Before Tarzan of the Apes
The Lad and the Lion (1917) was the first film made of a Burroughs story and the Selig Polyscope Company paid ERB $100 per reel for this five-reeler. Despite his considerable efforts to get film companies interested in his stories, this was the only success he had until Tarzan of the Apes was filmed the next year. The Lad and the Lion had the distinction of having its premiere (May 14, 1917) coincide with the print release of the story in All-Story Weekly. The film story was loosely remade in 1937 under the title The Lion Man.
Directed by Alfred E. Green
Edgar Rice Burroughs (novel)
Frank Clark ~ Captain Tagst
Al W. Filson ~ Sheik Ali-es-hadji
Cecil Holland ~ Colonel Vivier
Charles Le Moyne ~ Dan Saada
Will Machin ~ William Bankington,
Lafe McKee ~ James Bankington
Gertrude Oakman ~ Marie
Vivian Reed ~ Nakula
Captain Richard ~ Broot
San Pedro, Los Angeles, CA
Selig Zoo, California, USA
USA ~ Black and White ~
MOVING PICTURE WORLD ~ May 26, 1917 Review
James Bankington, a millionaire, consents to his only son, William, making a trip to Africa. The boy takes passage with Captain Tagst. They pass a sailing vessel carrying a caged lion to America. In the hold there is a stowaway named Broot, and the pipe he smokes starts a fire. Knowing there is a consignment of gunpowder, the captain and crew abandon ship. The stowaway extinguishes the blaze and discovers the lion.
Captain Tagst's ship is wrecked and William is left alone on the raft. The stowaway rescues the lad. Fright and exposure have robbed him of his memory. Time passes, and the lad has made friends with the lion, for both are kicked and cuffed by Broot, the stowaway. Later, the lion escapes and Broot leaps overboard.
In the after years, the lad and the lion continue as comrades in their lair near the desert. Nearby lies a little Arab village where Sheik Ali-Es-Hadji rules with his daughter Nakhla, who is a self-willed, self assertive, high spirited beauty.
Ben Saada, the arrogant chief of a band of brigands, asks for Nakhla to be his wife. "Give me time to think, my father. I am not yet sure that I love Ben Saada," exclaims Nakhla. Trembling with rage, the brigand bows in obedience to the girl's decision.
The lad and the lion discover an antelope. Saada, returning home from his mission, also sees the antelope and kills it. His men, seeing a monstrous lion with a man standing beside it, flee and the lad claims the antelope. Returning to the village, Saada tells the Sheik that he has seen a white devil with a lion as his companion. The Sheik and Nakhla laugh, rousing the man to fury.
Nakhla rides into the hills one morning and comes to a waterfall. The lad and the lion are nearby, and Nakhla's horse, scenting the lion, runs away. The girl sees the man and the beast and also endeavours to escape. Four brigands see the girl and attack her. The lad sends the lion to her rescue. The brigands flee, leaving one of their band slain. The lion approaches the cowering girl and the lad assures her that she will not be harmed.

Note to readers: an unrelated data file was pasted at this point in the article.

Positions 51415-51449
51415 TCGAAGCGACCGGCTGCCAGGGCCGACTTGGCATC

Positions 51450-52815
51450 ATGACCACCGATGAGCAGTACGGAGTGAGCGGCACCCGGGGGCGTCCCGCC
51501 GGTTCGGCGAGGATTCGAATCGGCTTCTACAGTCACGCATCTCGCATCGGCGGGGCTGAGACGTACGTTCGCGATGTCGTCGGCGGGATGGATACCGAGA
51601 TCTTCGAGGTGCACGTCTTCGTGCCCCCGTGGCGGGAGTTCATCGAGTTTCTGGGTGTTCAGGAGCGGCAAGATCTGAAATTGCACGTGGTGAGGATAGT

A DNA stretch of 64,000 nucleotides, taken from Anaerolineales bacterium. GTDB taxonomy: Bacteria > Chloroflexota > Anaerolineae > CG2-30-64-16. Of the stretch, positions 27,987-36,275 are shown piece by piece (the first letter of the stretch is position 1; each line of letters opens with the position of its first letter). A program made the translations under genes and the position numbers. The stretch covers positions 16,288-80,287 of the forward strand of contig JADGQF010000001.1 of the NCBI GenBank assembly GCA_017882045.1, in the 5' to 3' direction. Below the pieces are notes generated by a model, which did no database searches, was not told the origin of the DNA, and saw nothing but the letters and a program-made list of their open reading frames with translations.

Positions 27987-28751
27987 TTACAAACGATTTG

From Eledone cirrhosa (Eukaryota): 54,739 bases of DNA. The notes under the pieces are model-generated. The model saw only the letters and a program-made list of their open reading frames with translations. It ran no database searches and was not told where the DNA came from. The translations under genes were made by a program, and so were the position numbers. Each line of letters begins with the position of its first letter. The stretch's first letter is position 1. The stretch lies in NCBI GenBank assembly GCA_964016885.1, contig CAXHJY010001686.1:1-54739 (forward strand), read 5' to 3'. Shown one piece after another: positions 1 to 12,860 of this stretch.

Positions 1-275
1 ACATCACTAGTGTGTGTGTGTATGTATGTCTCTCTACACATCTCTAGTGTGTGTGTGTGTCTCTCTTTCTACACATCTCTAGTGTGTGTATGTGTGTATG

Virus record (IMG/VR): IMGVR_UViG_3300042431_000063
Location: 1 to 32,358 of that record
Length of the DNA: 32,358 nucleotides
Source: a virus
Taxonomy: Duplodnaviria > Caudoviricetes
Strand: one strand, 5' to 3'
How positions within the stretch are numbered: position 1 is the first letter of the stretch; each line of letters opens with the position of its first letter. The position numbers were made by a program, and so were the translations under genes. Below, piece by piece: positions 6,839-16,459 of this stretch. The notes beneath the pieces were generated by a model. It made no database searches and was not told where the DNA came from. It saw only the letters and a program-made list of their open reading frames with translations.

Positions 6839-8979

The man and the maid are mutually attracted to each other. At the suggestion of Nakhla, the lad puts on the garments of the slain Arab. When Nakhla's horse returns to the village, the Sheik is about to send a party to search for his daughter, when the girl returns and tells him of her experience.
Nakhla and the lad meet frequently. The princess soon learns to love the handsome stranger, and the lad thinks that never before has he seen anyone so beautiful. Saada informs the Sheik that "the white dog is following in the footsteps of the beauteous one." Then, the Sheik forbids his daughter to go again into the desert.
Saada tells the lad that the girl has married one of her own tribe. The grief stricken lad again dons his animal skins. Marie, daughter of Colonel Vivier, commander of the French garrison, is spending the day in the hills when the lion encounters them. The Arab servants leave the girl to her fate. The lad appears, calms her fears, and escorts her home. Col. Vivier, grateful to the lad, makes him a dragoman.
The Colonel visits the Arab village and the lad accompanies him. In the village he again sees Nakhla and his love for her intensifies. Nakhla, seeing the lad with Marie, believes that he has forsaken her.
Finally, Saada decides to abduct Nakhla and force her into marriage. The plot partially succeeds. He takes the girl to his camp, sending one of his servants with an ultimatum to the Sheik. The Sheik summons the soldiers and vows he will rescue his daughter. The lad, with his lion, also institutes a search and meets Ben Saada.
The bandit strikes the lad a fierce blow on the head. The lion, seeing his beloved master attacked, springs upon Saada and kills him. The blow revives the lad's memory. He realizes that he is William Bankington, son of the millionaire. He does not forget his love for Nakhla, however, and he takes the beautiful girl in his arms.
THE LION MANThe 1936 film ~ The Lion Man ~ was a remake of ~ The Lad and the Lion. Presented below is the 4-page press book that was distributed to movie theatres in advance of the film's release. This film departed so far from the original ERB story that it has very little in common with the novel or the 1917 film.
Click to see full screen image
THE LION MAN
EDGAR RICE BURROUGHS'
"The Lad and the Lion"
Click to see full screen image